(5) In Example 2, in the case of surplus occurring relative to the limit value of either one sign of positive and negative (UpperLim_bs, LowerLim_bs) in the torque command signal Tdr_i, this limit value (UpperLim_bs, LowerLim_bs) is corrected by adding a value obtained by subtracting the limit value on the above-mentioned one sign side (UpperLim_bs, LowerLim_bs) from the sum of the DC component value Tdr_i_DC of the torque command signal Tdr_i and the extreme value (V_Upper, V_Lower) on the above-mentioned one sign side of the torque command signal, to the limit value on the other sign side (UpperLim_bs, LowerLim_bs). In the case of a surplus occurring on either one side of positive and negative, the torque command signal Tdr_i has the surplus amount discarded symmetrically on both sides of positive and negative, as explained referencing FIG. 5. It is thereby possible to make both the decline in the excitation force proportional to the amplitude of the AC component of the motor-generated-torque command signal Tdr_o and the deviation of average torque to be minimums. In addition, according to Example 2, since the motor-generated-torque command signal limited as shown in FIG. 5 becomes close to a square wave, it is possible to increase the root mean squared value of the AC component compared to Example 1.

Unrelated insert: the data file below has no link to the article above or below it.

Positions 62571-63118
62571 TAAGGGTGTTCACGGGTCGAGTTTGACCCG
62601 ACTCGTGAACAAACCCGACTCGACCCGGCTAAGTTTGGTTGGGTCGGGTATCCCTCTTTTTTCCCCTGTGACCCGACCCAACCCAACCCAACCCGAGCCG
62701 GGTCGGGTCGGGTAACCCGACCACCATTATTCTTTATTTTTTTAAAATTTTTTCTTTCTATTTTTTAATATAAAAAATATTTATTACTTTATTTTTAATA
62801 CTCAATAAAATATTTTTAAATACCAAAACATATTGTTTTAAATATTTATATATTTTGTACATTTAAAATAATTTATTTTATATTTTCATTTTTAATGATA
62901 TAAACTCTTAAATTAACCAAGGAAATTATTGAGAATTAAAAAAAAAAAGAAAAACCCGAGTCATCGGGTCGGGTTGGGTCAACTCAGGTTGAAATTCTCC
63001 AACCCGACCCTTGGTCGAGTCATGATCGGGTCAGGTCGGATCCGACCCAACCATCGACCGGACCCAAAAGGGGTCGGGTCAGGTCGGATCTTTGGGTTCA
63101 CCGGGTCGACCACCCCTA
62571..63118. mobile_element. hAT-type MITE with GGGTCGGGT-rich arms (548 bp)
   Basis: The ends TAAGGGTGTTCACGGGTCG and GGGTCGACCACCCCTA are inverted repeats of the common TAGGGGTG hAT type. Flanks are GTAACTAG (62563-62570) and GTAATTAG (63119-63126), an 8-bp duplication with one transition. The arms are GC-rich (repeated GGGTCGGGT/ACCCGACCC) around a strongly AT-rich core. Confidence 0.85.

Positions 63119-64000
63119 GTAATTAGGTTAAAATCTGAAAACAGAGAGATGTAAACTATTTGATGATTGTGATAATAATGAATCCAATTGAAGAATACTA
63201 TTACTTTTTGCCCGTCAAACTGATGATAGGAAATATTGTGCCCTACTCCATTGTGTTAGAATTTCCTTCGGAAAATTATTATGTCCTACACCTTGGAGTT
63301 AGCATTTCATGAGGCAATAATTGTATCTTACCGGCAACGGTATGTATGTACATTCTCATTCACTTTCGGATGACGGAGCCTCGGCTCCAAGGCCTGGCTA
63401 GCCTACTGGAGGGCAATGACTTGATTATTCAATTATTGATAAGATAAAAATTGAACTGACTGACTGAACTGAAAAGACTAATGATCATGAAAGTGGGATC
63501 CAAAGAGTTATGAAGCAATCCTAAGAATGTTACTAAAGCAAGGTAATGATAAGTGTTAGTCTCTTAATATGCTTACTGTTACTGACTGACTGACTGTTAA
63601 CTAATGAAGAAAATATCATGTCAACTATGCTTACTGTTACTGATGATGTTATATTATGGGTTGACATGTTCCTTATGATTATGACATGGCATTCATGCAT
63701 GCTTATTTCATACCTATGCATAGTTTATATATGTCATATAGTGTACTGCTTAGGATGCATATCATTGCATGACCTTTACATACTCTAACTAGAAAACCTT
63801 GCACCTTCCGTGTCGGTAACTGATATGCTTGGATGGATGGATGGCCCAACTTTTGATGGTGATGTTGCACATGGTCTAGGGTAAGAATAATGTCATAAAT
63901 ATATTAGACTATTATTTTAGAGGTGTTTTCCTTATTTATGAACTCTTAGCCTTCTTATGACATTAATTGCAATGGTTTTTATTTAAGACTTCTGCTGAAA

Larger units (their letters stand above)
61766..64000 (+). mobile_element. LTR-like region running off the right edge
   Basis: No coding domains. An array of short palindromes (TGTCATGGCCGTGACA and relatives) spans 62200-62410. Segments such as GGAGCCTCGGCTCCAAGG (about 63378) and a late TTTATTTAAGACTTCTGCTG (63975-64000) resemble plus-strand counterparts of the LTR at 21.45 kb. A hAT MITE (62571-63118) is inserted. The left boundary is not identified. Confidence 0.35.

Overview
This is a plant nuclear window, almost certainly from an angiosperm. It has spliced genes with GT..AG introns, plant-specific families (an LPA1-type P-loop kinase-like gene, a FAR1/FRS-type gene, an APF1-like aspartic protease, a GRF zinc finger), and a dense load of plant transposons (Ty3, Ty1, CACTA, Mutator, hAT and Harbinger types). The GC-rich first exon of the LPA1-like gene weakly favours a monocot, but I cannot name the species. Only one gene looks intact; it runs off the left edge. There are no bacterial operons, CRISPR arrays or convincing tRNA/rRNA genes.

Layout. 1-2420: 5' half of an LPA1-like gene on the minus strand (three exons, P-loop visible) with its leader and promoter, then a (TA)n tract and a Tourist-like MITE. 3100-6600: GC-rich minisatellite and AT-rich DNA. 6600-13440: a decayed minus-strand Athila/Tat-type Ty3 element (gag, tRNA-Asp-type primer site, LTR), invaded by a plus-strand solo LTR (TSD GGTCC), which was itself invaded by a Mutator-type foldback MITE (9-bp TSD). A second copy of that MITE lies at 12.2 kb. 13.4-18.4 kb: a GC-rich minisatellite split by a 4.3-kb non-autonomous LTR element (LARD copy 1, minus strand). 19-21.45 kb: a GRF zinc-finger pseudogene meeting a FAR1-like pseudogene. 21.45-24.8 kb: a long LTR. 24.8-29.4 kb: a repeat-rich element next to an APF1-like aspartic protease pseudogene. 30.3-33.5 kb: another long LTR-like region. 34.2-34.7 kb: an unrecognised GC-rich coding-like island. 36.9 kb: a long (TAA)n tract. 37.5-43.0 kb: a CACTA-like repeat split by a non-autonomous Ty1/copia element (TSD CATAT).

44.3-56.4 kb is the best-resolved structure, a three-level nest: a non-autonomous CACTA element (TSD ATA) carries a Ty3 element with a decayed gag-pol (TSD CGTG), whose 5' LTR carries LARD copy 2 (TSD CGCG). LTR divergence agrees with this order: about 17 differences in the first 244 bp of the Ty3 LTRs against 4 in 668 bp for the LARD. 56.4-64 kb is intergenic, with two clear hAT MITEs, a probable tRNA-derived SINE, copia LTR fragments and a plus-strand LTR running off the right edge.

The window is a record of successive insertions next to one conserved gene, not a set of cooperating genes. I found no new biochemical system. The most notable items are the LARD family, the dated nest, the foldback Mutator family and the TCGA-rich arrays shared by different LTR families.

In Example 2 explained above, the base value calculation unit 653 corresponds to a base value calculation means, the correction calculation unit 654 corresponds to a correction means, and the torque limiter 655 corresponds to a torque command generation means.

EXAMPLE 3

Next, Example 3 of the torque command generation device of the above-mentioned embodiment will be explained while referencing the drawings.

FIG. 6 is a block diagram showing the configuration of a torque command generation device 6B of the present example.